Lot Number
369

1973 Porsche 911 Carrera 2.7 RS Lightweight

€250.000 - €320.000

RM | Sotheby's - MONACO 2012


Chassis No.
Engine No.
911 360 0 334
663 0 362

210 bhp, 2,687 cc air-cooled SOHC per side horizontally-opposed six-cylinder engine, Bosch mechanical fuel-injection, five-speed manual gearbox in rear transaxle, four-wheel independent suspension, and four-wheel hydraulic disc brakes. Wheelbase: 2,271 mm (89.4")

• One of the 200 genuine, factory-built “Lightweights”

• Just four European owners from new

• Restored to concours-level standards in 2000–2001; only 700 km since

• Documented by John Starkey

• Factory-fitted with LSD; original colour combination

As a fundamental change in FIA regulations ended the Porsche 917’s three-year reign over World Sportscar Championship racing after the 1972 season, the 2.4-litre 911 S carried Porsche’s racing banner as the basis for a new Group 4 GT-class entry, the Carrera 2.7 RS (“RS” “Rennsport”). Porsche engineers aggressively cut the basic car’s weight with lightweight steel for the body and thinner glass by Glaverbel of Belgium. The interior was trimmed to a minimum, with rubber floor mats and the deletion of the clock, passenger sun-visor and rear seat. Lightweight Recaro seats were fitted for both the driver and passenger.

Mechanically, the 2.4-litre, air-cooled, flat six of the 911 S was given a larger bore and fuel-injection to become a 210 hp, 2.7-litre powerhouse. The car’s wheel arches were extended to allow wider 7-inch rear wheels and 6-inch front wheels to be fitted, which could be further extended by 2 inches for racing. The suspension was upgraded and extensive wind-tunnel testing resulted in the distinctive “Burzel” (ducktail) rear spoiler, which drastically reduced rear-end lift at speeds over 150 mph and remains the car’s visual signature today.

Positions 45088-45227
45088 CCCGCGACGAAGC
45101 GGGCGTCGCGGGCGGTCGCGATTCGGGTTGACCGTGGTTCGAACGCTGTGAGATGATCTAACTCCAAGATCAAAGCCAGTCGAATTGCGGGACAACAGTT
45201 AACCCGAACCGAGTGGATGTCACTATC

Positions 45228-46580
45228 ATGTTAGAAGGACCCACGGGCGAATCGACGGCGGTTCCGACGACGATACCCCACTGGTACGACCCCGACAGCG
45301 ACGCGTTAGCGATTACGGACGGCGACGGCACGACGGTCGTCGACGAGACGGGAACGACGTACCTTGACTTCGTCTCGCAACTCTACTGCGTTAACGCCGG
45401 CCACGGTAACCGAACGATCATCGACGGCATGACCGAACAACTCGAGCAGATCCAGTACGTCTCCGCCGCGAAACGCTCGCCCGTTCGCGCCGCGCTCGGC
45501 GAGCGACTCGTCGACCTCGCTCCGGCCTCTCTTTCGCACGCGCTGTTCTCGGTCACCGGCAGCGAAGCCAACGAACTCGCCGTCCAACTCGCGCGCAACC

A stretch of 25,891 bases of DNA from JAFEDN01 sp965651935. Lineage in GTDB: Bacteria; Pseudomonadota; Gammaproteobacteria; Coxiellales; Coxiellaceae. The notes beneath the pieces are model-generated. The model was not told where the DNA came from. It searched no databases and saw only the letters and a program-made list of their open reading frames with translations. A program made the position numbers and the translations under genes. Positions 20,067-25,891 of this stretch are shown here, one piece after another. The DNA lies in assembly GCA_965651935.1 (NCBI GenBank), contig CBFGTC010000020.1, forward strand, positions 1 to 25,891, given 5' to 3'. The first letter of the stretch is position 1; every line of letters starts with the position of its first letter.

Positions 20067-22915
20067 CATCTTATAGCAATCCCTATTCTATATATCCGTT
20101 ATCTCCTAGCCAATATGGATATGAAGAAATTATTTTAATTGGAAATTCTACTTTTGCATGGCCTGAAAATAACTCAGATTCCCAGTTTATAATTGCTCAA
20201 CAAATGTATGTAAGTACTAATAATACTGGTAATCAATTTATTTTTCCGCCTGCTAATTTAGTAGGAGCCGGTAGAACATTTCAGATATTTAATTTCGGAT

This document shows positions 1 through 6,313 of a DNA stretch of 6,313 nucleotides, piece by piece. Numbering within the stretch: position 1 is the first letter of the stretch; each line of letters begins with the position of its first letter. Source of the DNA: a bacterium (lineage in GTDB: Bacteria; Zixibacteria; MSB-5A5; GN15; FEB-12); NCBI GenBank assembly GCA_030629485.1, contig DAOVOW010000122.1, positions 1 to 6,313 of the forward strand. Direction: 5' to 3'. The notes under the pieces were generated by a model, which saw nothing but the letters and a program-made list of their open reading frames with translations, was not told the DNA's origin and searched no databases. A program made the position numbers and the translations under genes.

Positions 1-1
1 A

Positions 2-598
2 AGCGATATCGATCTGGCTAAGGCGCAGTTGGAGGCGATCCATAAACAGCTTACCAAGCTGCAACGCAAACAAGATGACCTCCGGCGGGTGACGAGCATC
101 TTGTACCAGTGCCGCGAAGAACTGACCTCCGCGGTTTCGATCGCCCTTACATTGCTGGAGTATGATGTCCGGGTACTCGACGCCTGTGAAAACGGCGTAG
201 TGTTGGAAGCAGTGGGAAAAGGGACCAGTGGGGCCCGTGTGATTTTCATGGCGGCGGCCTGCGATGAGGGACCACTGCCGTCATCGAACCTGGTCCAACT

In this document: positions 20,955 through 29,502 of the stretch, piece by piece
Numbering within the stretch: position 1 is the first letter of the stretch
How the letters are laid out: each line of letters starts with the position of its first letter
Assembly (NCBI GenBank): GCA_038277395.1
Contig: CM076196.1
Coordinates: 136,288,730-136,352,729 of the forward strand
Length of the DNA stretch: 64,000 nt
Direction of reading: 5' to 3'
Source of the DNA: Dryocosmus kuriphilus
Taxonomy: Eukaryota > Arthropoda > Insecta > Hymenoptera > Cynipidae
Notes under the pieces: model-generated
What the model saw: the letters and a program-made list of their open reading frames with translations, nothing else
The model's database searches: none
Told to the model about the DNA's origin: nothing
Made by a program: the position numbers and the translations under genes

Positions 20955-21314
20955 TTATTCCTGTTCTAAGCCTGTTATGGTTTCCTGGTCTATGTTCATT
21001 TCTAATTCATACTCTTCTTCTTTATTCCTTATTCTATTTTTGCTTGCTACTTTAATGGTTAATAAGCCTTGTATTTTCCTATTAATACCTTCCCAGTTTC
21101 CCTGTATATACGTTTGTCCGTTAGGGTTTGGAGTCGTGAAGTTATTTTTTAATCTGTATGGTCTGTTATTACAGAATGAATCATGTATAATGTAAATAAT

To make the car more attractive to a wider audience, a “Touring” version of the 2.7 RS was also marketed, and only 200 of the all-out “Lightweight” versions were built. True to its name, the “Lightweight” was even lighter than the “Touring”, weighing in at 960 kgs against the 1,075 kgs of the Touring.

Predictably, demand for the Carrera 2.7 RS was strong, and Porsche was more than able to meet the FIA’s 500-car production requirement to homologate the 2.7 RS for Group 4 competition and in all, 1,580 were built in 1973 and into 1974.

Chassis 911 360 0 334 is offered in excellent overall condition and was recently inspected by an RM Auctions specialist. As a particularly rare and desirable factory-built Carrera 2.7 RS Lightweight (Porsche Option Code 471), it was sold new in January 1973 to the Hamburg, Germany-based dealer ‘Raffay’, finished in Tangerine (Colour Code 232 311), in which it is now presented, with a black leatherette interior and perforated seat inserts. Other factory options from new included a limited-slip differential (Code 220) and an engine compartment light (Code 482).

The car was in the care of just two owners in Germany until it was sold to Belgium in 2002, where it has only had two owners, making it a four-owner car from new. It was fully restored in Germany during 2000 and 2001 and has covered only 700 kilometres ever since then. We can confirm that it remains outstanding, and the restoration was performed to a highly detailed, concours-level standard throughout, including the correct engine-bay decals. Documented in John Starkey’s From R to GT3R: The Racing Porsches 911 & 930, this stellar Carrera 2.7 RS Lightweight is, in short, one of the finest examples we have ever had the privilege of offering.



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